Airfares hold steady while capacity drops. Meanwhile, prices for domestic hotels and car rentals to decrease.
The 2010 travel forecasts are out. No matter how you slice it, it doesn’t look good. Or does it? To give a consultant-friendly answer: It depends.
First, the good news. The National Business Travel Association’s (NBTA) 2010 outlook sees price drops for domestic hotels and car rentals, and anticipates airfares holding steady in 2010. It calculates the average airfare at $299, the price of lodging dropping 2 percent to 8 percent and car rentals dipping 1 percent to 3 percent. The association also forecasts an increase in overall business travel for 2010.
Craig Banikowski, NBTA president and CEO, says as the economic recovery begins taking hold in 2010, when “companies will take advantage of low travel costs to send employees on the road in greater volumes, thus fueling the recovery,” he says. “The up tick in business travel in 2010 will take place within the framework of a new corporate culture in terms of travel. In the ‘new normal,’ we see stronger travel mandates, greater use of pre-trip approval and audits, tighter restrictions on premium class travel, more focus on travel ROI, and enterprise-wide strategic meetings management.”
And American Express, in its 2010 business travel forecast, says it expects mid-range hotels’ s fees to drop 1 percent to 4 percent while those at the upper end will see larger reductions of 3 percent to 6 percent. American Express says New York’s average daily rate would remain flat or decrease by as much as 2 percent for mid-tier properties, and upper-range New York hotel rates would drop from 1 percent to 4 percent. Meanwhile, the forecast predicts rates in San Francisco will fall by as much as 5 percent.
Globally, the numbers shouldn’t be quite as bad. American Express said hotel rates will remain relatively flat except for the Asia-Pacific region, where American Express predicted rate increases of 1 percent to 6 percent.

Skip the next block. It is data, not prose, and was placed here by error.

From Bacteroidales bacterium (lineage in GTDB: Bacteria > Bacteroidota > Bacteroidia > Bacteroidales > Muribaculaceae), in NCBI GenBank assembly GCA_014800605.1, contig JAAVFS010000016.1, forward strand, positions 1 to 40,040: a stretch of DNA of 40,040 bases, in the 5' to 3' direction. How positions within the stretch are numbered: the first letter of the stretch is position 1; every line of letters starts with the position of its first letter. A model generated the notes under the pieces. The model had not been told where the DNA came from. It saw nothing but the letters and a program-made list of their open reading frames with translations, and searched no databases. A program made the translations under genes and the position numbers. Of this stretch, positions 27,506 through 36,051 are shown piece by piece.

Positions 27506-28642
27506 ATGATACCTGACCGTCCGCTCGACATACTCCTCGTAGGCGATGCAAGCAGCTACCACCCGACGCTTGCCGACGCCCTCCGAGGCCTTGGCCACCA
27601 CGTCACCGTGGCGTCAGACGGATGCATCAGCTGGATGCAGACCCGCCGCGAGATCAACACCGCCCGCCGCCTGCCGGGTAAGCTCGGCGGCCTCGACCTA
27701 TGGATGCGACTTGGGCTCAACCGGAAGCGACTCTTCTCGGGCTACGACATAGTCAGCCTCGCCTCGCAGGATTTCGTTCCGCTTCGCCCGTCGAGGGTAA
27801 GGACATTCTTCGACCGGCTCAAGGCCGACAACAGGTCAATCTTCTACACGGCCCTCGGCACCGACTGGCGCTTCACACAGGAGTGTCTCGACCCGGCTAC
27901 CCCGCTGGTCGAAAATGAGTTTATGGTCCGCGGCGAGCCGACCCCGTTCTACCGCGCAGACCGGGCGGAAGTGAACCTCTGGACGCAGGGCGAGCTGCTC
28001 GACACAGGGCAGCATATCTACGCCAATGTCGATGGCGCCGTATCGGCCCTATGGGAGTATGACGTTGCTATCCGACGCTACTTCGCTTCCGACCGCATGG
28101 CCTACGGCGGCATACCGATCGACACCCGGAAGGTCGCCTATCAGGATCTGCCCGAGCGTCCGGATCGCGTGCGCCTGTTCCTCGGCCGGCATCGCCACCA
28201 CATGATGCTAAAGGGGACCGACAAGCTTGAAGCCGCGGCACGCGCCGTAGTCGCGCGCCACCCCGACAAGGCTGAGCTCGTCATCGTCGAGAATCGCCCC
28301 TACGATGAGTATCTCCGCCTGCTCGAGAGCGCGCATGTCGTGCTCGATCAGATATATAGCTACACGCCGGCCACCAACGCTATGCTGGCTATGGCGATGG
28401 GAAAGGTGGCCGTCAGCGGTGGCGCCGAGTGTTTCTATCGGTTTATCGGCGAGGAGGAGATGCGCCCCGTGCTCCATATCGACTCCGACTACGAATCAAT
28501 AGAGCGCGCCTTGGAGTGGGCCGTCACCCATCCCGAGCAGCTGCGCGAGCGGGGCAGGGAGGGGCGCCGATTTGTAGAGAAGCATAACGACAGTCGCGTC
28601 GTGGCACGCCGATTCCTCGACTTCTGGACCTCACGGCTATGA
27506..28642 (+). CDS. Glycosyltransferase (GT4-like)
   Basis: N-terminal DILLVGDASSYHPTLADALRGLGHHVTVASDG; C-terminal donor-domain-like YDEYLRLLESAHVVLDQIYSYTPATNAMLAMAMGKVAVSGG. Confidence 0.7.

Meanwhile, airfares will increase around the globe next year as airlines pare their schedules and traveler demand returns, American Express said. Overall, ticket prices will increase by up to 5 percent globally for economy class short-haul flights, and business class long-haul fares are projected to increase by 1 percent to 6 percent. In North America, ticket prices are expected to rise between 2 percent and 7 percent in economy class and 1 percent to 6 percent in business class.
Much of the airlines’ ability to raise prices in 2010, even with demand declines, will come as a result of moves to significantly reduce capacity this year, a process that began early in 2009, the American Express study indicates. Latin America was the only region with predicted decreases in airfares, with domestic rates projected for 3 percent drops.
Even with increased fares, airlines probably will not be able to stay out of the red next year. For 2010, the International Air Transport Association (IATA) predicts airlines will incur net losses of about $3.8 billion. This would be a huge improvement over the $11 billion—$2.6 billion in the U.S. alone—airlines are expected to lose this year worldwide, IATA says.